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Producing strategic minerals from mine waste

29th April 2019


LKAB is aiming to separate valuable resources from mine waste LKAB is aiming to separate valuable resources from mine waste

Swedish firm LKAB is now investing in pilot plant facilities and, together with environmental services company Ragn-Sells, will industrialise an innovative technology for upgrading mine waste from iron ore production. This may result in LKAB producing phosphorus and rare earth metals - which in the EU are classed as strategic minerals that are of particular importance to the industry.

Phosphorus is used mainly in the production of mineral fertilisers. Within the EU there is currently only one producer that mines its own resources; all other production is dependent on imported material. LKAB believes that it can establish production corresponding to more than five times Sweden’s annual demand.

Rare earth metals are now produced almost exclusively in China, which accounts for about 95% of production. The EU is 100% import-dependent.

“LKAB’s ores contain the phosphate mineral apatite, as well as rare earth minerals. It has not been profitable to extract these from waste materials and they are part of the material that is currently deposited in sand tailings ponds. Together with Ragn-Sells, we are creating conditions for industrialising a profitable extraction process. We will then build full-scale plants, where the tailings sand can be recirculated and processed into strategically important minerals without the need to develop new mines,” explains Jan Moström, LKAB’s president and CEO.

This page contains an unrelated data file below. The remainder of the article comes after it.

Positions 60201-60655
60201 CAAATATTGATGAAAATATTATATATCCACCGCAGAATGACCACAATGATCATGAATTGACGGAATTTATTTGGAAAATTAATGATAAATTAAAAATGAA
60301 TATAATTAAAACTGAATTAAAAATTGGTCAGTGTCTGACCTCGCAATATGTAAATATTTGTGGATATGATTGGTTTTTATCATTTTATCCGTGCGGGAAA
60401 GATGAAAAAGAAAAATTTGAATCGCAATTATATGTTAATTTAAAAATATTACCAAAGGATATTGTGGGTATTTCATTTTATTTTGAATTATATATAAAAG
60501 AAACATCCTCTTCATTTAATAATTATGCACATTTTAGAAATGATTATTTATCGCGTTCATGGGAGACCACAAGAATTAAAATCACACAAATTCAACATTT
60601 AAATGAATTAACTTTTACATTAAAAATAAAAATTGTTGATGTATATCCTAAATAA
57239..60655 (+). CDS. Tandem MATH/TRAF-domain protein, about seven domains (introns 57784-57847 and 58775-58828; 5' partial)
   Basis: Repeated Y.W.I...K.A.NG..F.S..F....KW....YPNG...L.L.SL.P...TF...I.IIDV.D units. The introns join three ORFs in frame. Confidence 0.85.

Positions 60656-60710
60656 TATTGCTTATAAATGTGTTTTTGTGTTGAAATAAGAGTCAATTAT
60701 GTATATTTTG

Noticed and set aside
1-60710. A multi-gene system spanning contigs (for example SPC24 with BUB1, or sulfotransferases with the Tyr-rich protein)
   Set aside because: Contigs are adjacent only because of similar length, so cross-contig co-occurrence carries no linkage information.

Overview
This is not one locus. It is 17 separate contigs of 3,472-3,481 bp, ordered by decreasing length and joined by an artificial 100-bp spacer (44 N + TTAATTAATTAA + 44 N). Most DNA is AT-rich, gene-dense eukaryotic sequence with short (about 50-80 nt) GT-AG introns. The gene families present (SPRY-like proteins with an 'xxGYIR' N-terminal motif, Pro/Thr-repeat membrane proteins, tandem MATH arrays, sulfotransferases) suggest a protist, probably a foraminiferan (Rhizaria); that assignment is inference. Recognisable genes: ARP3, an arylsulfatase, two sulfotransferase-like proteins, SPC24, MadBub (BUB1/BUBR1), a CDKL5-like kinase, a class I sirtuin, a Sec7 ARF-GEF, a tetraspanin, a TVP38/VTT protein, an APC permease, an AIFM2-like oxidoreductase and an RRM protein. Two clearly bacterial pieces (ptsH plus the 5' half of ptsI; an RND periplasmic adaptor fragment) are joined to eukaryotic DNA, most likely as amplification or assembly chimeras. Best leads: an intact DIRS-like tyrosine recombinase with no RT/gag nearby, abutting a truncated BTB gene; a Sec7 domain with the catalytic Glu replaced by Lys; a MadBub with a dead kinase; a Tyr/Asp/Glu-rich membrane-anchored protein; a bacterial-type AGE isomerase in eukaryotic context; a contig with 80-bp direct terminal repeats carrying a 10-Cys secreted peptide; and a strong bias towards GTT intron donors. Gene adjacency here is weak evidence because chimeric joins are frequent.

An important component is the KMAP process, which has been developed by EasyMining, a subsidiary of Ragn-Sells. The process uses the novel CleanMAP technology, which is a very energy-efficient way of producing pure ammonium phosphate, phosphorus fertiliser, and is better than any comparable technology. Via a chemical process, phosphates are separated from the toxic fluoride and arsenic, which are thereby removed from the ecocycle. Rare earth metals can also be separated from the mine waste.

Initially, two pilot facilities are planned: one plant in Sweden’s orefields to produce an apatite concentrate and one plant, possibly in Uppsala, to upgrade the concentrate. Both plants will be commissioned in 2019 and will operate until 2020. During this period the team will begin dialogue with supervisory authorities and other stakeholders with an aim to locating production in Norrbotten adjacent to thw existing logistics system.

“We are pleased to be able, together with LKAB, to take the first step towards extraction of more resources from what is now considered mine waste, since we must be particularly careful with material that has been removed from the Earth’s crust,” says Lars Lindén, Group CEO, Ragn-Sells.

LKAB has a great deal of epxerience in maximising resource utilisation by upgrading residual products and commercialising them via operations within the Special Products Division, headed up by Leif Boström.

“We now use both highly upgraded iron ore and residual products from LKAB’s production, such as mixed ores and waste rock, to create products for industrial use, for example, ballast. Now our goal is to have a full-scale plant for production of ammonium phosphate and rare earth metals within five years,” explains Boström.

For LKAB, this production is important in many ways, according to Jan Moström. He says: “We take great responsibility for minimising our environmental impact and ensuring that all resources from mine operations are utilised to the greatest possible degree. In addition, this generates income streams that make LKAB stronger and less sensitive to fluctuating business cycles, since this market does not have the same cycles as the iron ore market.”







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